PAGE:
talaralienable nounEnglishjob; responsibility; business; useTok PisinwokIo ngorer, rang buh gim, á gam sang gama ilwa pas te na hit á kálámul tili gam. Gama ilwa pasi tan kálámul er git mánán i di ngo kándi tatalen a kuluk má di polon á hol má ding káng mai Tanián a Pilpil. Gama ilwa pas di ngorer, má gita oboi talar minái uri káil i di suri da ololoh i him án tulsai pirán tabal uri namnam. (Apo 6.3)So therefore, our clansmen, you yourselves choose seven men from (among) you. You should choose those men we know them that their ways are good and they are wise they are filled with the Holy Spirit. You should choose them like that, and we will put this job/responsibility on to their shoulders so they will take care of the work of dividing/distributing the money for food.Gamáte bonta noi bimán rum á Ierusalem mai kamu aratintin, má gamá atiutiu gim mai dárán ái koner ngo a kángim talar á kán minat! (Apo 5.28)You have filled all the city of Jerusalem with your teaching, and you have accused us with the blood of that one that his death is our responsibility!himngat
talasintransitive verb1Englishlight; bright; clearTok Pisinkiliamanglahmanglarmaraslahimármáras1.7Nature, environmentnature2Englishunderstanding; comprehendingTalas indicates understanding about someone or something, while mánán refers to more personal acquaintance with that thing or person. For differentiation of the terms meaning 'know' or 'understand', see mánán. mánánaratalasarbin talastalsántaltalastur talasatalsai; talsai
talángranintransitive verbEnglishtake notice; pay attentionThis connotes being alert, prepared, readying one's mind, and implies straightening the body and looking intently at what is happening.
talápárintransitive verbEnglishbright; shining
talbaptransitive verbSurkip noi; bonta noiEnglishspread everywhere; reachThis word includes the idea of being covered or perhaps even penetrated, as blood on a garment, or being infected with sickness. It is a strong word denoting the most penetrating or strongest. This is not an on verb, but requires an i followed by a non-singular pronoun.Sasam erei di utngi ngo kolora ákte bonta noi matananu i kesá malar main i Pacific. Má a mákmák ngoro na talbap i git no á sasam erei, má git no gita sami besang ngo kápte gita ololoh kuluk suri.That sickness they call cholera has completely filled/affected the people in one place here in the Pacific. And it looks like that sickness will spread to all of us, and we all will probably be sick if we don't watch out for it.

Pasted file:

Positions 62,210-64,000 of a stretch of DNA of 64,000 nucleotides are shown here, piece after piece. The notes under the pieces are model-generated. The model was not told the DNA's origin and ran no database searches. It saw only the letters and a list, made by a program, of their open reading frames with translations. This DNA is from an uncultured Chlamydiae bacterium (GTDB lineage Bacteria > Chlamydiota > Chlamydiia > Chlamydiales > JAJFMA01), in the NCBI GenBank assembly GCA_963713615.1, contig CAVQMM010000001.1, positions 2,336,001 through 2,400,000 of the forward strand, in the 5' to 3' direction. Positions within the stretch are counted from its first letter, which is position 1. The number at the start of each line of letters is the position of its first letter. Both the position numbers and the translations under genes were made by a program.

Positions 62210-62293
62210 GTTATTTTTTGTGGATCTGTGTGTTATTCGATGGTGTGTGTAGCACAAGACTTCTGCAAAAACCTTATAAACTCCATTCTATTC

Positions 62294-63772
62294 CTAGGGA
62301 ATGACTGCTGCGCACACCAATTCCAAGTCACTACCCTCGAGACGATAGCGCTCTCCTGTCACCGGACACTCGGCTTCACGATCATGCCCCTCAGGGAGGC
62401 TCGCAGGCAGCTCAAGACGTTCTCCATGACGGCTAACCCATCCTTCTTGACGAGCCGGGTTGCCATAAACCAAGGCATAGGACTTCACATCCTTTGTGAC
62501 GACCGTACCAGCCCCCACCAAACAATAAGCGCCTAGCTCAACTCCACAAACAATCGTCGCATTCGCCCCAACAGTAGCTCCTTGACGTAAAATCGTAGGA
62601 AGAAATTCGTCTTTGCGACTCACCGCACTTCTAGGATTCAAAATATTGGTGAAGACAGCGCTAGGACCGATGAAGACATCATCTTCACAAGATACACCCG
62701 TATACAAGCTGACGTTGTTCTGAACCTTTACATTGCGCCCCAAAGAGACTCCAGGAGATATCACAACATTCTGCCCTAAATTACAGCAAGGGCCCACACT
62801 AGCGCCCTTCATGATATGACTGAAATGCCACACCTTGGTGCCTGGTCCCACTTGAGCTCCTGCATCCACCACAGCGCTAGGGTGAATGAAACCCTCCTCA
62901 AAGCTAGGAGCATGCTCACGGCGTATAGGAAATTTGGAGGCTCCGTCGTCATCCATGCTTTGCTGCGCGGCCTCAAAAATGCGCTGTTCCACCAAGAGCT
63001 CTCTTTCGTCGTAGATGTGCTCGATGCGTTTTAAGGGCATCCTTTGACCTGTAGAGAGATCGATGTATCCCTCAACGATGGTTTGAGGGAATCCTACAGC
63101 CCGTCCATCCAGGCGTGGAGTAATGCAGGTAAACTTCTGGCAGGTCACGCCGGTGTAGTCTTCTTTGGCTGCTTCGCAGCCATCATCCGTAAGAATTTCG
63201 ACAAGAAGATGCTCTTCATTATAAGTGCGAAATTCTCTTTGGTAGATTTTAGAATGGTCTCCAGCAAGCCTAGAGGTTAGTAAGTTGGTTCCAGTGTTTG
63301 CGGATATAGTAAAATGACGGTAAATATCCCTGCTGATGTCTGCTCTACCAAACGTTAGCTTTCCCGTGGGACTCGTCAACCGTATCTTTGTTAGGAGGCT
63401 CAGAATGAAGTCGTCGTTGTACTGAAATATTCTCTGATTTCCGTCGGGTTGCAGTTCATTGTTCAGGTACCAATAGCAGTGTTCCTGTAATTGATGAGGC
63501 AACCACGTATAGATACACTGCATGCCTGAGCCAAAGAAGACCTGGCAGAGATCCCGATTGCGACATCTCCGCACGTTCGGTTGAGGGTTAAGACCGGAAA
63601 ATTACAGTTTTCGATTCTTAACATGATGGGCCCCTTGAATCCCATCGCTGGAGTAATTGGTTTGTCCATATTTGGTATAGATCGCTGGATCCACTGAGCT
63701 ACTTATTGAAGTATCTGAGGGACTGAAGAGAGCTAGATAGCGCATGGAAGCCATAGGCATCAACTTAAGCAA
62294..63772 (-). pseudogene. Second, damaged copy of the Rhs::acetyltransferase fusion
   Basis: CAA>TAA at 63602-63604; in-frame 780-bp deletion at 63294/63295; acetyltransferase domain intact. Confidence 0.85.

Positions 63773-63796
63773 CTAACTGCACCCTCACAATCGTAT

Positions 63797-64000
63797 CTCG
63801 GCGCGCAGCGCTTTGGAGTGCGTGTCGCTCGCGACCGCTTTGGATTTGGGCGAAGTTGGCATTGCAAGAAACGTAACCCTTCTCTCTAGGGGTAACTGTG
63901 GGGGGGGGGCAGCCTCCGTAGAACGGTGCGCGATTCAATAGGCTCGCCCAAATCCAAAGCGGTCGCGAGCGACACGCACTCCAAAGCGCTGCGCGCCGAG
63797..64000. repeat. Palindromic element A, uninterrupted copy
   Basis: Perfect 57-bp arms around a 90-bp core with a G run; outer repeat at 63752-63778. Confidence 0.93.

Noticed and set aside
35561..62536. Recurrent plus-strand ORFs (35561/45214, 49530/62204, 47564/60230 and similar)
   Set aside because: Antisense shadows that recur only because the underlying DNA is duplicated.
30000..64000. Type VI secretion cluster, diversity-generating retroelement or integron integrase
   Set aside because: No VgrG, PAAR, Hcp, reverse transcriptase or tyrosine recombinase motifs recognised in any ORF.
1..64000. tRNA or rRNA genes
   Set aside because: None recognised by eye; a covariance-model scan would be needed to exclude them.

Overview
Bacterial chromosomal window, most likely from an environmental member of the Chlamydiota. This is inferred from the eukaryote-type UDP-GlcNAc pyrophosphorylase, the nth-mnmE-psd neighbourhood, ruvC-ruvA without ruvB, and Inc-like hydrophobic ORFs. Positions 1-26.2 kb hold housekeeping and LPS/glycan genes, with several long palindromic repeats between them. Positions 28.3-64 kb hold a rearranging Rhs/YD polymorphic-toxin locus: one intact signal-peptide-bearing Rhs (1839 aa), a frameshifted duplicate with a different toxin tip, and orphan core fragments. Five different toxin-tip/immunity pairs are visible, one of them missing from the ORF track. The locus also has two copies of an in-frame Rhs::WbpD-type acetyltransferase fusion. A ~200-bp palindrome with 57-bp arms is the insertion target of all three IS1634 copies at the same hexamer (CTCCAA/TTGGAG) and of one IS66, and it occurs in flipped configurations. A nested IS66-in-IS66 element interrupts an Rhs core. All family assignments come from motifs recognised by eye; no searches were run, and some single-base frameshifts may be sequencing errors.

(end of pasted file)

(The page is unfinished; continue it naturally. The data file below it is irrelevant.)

taling1alienable nounEnglishmushroomTaling is a kind of thing that grows on the trunk of a tree that is rotten and also along the ground. Some taling they eat, and some they do not eat. This thing English calls a mushroom.1.5Plant5.2Foodfood; tree/plant
taling2alienable nounSurtalngán kálámul ngo táitEnglishearpaupau talingtalngang2.1Bodybody part human
taling talingalienable nounEnglishmembrane around small intestine; ocean plant typeBecause a certain sea plant looks like the membrane around the small intestine, it too is called by this name. It is soft and slippery just like the membrane. Another type of sea plant that is called by this name resembles a mushroom.aun táit án loltas2.1Body6.4.5Fishingbody part non-human; marine plant
talingpilalienable nounSurkesá matngan isuEnglishfish type; mullet; Diamond-scale MulletThe talingpil is just like the anas, however its ears are black, and its fin on the top and from underneath and the flat side of its tail is yellow. This fish has scales. It lives along beside the beach and it also eats like the anas.
talisalienable nounSurngisán kubauEnglishtree type; nut type; Indian ChestnutTok PisintalisaThe talis is a tree that grows in the village and on the beach. Talis fruit they pound to get the nut from the inside to eat. The talis is a large tree. It has its season for bearing fruit, and like that also its leaves have a season for falling. English calls the talis Indian Chestnut.1.5Plant5.2Foodfood; tree/plant
talis rohalienable nounSurngisán kubauEnglishtree typeThere are two kinds of talis_roh. One grows up in the midst of the jungle, and another grows along the beach. The talis_roh its fruit is just small and they do not eat it. It is a large tree. And the leaves and trunk of the talis_roh are like the leaves and trunk of that talis that they pound to get its nut to eat. The talis_roh from the jungle they cut down to make planks and they build houses with them.1.5Planttree/plant
taliuintransitive verbEnglishround; circular; whirlingdan taliutaltaliu
talka amut-áitransitive serial verbSurtalka kusi; ruhi ák mutEnglishpull apartpull cause to break in twotalka rápái; tamutáitalkai7.9Break, wear outbreaking
talka masar transitive serial verb taking onEnglishpull ashorepull ashoretalkai
talka ráp-áitransitive serial verbSurtalkai ák rápEnglishtear apartpull teartalka amutáitalkai7.9Break, wear outbreaking